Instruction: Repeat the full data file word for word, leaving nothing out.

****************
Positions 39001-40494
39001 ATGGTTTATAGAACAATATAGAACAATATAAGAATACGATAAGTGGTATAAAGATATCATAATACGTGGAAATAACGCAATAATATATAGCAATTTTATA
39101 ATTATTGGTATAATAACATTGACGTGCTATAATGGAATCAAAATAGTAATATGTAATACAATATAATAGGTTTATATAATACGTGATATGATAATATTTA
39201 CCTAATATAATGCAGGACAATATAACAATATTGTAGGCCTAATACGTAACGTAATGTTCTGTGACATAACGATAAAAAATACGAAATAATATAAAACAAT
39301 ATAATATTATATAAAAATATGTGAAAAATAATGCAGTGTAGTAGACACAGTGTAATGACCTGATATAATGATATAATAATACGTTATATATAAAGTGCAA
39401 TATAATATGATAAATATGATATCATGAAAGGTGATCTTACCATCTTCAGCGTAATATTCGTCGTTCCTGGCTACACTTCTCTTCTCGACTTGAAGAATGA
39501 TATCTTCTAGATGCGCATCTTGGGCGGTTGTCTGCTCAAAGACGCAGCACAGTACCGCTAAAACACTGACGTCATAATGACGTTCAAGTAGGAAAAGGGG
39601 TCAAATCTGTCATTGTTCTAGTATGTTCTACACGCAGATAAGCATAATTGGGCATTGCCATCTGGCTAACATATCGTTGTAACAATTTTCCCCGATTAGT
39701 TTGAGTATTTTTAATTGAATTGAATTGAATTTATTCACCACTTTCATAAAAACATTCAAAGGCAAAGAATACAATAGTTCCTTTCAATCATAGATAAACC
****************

Positions 39001-40494
39001 ATGGTTTATAGAACAATATAGAACAATATAAGAATACGATAAGTGGTATAAAGATATCATAATACGTGGAAATAACGCAATAATATATAGCAATTTTATA
39101 ATTATTGGTATAATAACATTGACGTGCTATAATGGAATCAAAATAGTAATATGTAATACAATATAATAGGTTTATATAATACGTGATATGATAATATTTA
39201 CCTAATATAATGCAGGACAATATAACAATATTGTAGGCCTAATACGTAACGTAATGTTCTGTGACATAACGATAAAAAATACGAAATAATATAAAACAAT
39301 ATAATATTATATAAAAATATGTGAAAAATAATGCAGTGTAGTAGACACAGTGTAATGACCTGATATAATGATATAATAATACGTTATATATAAAGTGCAA
39401 TATAATATGATAAATATGATATCATGAAAGGTGATCTTACCATCTTCAGCGTAATATTCGTCGTTCCTGGCTACACTTCTCTTCTCGACTTGAAGAATGA
39501 TATCTTCTAGATGCGCATCTTGGGCGGTTGTCTGCTCAAAGACGCAGCACAGTACCGCTAAAACACTGACGTCATAATGACGTTCAAGTAGGAAAAGGGG
39601 TCAAATCTGTCATTGTTCTAGTATGTTCTACACGCAGATAAGCATAATTGGGCATTGCCATCTGGCTAACATATCGTTGTAACAATTTTCCCCGATTAGT
39701 TTGAGTATTTTTAATTGAATTGAATTGAATTTATTCACCACTTTCATAAAAACATTCAAAGGCAAAGAATACAATAGTTCCTTTCAATCATAGATAAACC